Tuesday, February 07, 2006

B is for BOOK FAIR

Originally uploaded by dalbhat.
Every winter, when the sweltering heat relents and it is pleasant to be outdoors, Kolkatans start watching their newspapers for the official dates of Boi Mela, the Kolkata Book Fair. It is definitely the highlight of the winter mela (fair) season, when books and all that surround them take over a huge section of the expansive Maidan, Kolkata's largest urban green space, almost overnight in late January. Happening over a period of twelve days, Boi Mela is not unlike cherry blossom season in Japan. It climaxes and disappears before you know it.


Originally uploaded by dalbhat.
One of the largest systems in the world for making use of rainwater run-off and water discarded after being used for a wide range of human activities in the city water is on the eastern edge of Kolkata, and known as the East Kolkata Wetlands.

This vast 12,000 hectare stretch of is something I pass each and every day as I travel along the EM Bypass that connects the airport to the city. It is an ecologically unique area that is protected by the Ramsar Convention of 1991.

The New Agriculturalist On-line reports on yhe East Kolkata Wetlands' interesting hydrological history: The area had been a brackish water lagoon swamp but as fresh drainage water came out of Kolkata it became suitable for raising fish. Local farmers stocked some of the ponds and then dug more. Currently, there are 300 or so large fish farms and ponds covering a total area of 3,500 hectares. Landlords, many of them absentee, let the majority of ponds to commercial managers, some others are managed by the government and some have been given to fishermen's groups and cooperatives. Due to the high organic-matter content of the soil here, vegetable production is a household activity with people renting small plots or sub-letting smaller plots for their own household sustenance and income. Apart from those people actually raising fish (about 8,000) or growing vegetables, there are porters, auctioneers, traders, retailers and people raising fish seed, making nets, maintaining drainage canals and reinforcing the banks. A great many people, many of them poor, depend on the Wetlands for their livelihoods. Many more, in Kolkata city, depend on the fish and vegetables produced; 13,000 tonnes of fish are produced annually in ponds managed for wastewater aquaculture and 150 tonnes vegetables per day are harvested from small-scale horticultural plots irrigated with wastewater. But there are a number of problems, including the fact that all the city's waste is also dumped here. A huge network of residents, NGOs and government bodies are working to deal with the problems in order to protect this important "lung" of the city.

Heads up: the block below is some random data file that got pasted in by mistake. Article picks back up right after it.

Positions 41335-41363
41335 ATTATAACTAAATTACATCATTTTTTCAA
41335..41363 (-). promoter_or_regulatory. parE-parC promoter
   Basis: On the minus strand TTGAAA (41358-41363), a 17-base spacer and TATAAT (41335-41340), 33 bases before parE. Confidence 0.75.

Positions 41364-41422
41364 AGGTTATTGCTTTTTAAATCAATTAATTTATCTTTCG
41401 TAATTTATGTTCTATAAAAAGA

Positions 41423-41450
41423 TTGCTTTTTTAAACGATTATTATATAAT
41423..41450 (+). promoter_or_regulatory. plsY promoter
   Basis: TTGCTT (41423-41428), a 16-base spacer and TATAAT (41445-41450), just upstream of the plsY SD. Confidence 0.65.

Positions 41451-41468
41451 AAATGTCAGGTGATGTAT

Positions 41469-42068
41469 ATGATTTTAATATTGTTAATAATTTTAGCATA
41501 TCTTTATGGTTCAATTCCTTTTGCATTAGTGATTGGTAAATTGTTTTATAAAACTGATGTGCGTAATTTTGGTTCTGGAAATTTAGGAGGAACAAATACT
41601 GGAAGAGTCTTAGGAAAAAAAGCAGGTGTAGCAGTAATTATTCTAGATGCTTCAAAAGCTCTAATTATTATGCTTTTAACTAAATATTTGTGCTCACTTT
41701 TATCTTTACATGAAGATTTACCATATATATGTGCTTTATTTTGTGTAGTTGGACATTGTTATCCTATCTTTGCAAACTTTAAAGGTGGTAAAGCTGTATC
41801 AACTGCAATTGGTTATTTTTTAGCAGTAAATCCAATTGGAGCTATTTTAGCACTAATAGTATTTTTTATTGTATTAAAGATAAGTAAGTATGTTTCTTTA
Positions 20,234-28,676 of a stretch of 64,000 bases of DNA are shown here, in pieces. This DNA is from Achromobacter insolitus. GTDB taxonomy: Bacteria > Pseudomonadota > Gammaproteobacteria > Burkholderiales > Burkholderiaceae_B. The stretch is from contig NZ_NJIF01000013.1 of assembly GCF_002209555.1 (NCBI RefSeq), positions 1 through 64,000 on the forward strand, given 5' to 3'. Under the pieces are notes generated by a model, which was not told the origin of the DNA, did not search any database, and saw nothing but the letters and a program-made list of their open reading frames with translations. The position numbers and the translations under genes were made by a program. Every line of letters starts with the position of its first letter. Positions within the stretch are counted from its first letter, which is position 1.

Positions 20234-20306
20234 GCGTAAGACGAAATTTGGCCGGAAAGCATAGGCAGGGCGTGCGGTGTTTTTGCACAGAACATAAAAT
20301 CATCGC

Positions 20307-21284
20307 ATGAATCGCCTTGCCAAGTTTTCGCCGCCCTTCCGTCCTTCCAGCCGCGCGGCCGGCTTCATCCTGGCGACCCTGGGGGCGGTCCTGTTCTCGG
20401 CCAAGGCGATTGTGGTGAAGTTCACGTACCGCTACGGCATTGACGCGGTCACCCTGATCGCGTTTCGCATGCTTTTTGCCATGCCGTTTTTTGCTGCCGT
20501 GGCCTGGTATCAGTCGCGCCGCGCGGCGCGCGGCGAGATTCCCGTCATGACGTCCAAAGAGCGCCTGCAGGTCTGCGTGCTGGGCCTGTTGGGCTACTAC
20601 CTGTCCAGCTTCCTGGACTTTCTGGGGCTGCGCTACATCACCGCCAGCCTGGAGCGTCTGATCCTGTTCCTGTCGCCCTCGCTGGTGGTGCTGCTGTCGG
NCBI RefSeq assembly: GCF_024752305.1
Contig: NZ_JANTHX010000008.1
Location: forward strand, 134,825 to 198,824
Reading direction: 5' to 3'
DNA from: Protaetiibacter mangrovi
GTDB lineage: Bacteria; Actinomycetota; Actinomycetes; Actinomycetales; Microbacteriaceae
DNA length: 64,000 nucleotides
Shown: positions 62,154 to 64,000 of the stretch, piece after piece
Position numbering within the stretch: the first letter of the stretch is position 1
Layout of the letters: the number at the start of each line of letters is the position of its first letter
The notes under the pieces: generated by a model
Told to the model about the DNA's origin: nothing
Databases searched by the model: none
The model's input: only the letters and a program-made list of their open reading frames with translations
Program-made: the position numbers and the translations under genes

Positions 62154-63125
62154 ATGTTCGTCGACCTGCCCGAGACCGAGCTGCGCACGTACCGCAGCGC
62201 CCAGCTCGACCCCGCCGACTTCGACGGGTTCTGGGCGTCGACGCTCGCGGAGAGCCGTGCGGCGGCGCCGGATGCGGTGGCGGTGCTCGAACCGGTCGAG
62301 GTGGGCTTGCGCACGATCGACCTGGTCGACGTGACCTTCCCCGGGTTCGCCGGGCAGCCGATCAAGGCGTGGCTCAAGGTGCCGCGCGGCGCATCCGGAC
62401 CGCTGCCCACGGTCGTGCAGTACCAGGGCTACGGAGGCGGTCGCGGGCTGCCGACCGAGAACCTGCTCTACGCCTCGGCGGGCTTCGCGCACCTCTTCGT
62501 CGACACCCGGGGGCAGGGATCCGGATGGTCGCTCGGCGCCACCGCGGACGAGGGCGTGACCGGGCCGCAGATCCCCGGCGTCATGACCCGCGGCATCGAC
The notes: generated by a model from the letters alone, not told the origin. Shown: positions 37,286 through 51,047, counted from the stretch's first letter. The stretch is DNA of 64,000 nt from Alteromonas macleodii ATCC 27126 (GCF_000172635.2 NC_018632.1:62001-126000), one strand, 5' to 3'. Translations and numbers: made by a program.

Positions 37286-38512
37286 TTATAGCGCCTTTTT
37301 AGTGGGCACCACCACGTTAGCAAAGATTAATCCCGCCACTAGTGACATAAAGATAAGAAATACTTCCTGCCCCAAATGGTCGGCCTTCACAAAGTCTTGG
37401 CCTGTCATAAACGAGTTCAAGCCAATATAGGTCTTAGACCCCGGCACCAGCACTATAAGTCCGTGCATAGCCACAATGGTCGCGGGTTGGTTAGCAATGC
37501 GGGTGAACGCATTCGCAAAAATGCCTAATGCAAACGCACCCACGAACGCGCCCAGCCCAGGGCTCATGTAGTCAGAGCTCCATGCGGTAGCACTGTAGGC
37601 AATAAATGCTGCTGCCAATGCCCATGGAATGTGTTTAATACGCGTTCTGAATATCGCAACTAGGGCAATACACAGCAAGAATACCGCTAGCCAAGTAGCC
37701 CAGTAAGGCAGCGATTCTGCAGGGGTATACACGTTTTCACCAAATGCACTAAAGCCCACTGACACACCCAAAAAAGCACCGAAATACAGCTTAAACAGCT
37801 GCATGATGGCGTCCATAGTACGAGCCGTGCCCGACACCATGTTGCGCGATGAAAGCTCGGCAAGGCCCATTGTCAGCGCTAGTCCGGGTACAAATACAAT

How is this photo for an example of "direct trade?" Vegetables are sold immediately after being harvested along the road by producers.
An internet search will give plenty of information on this fascinating area that supports so many.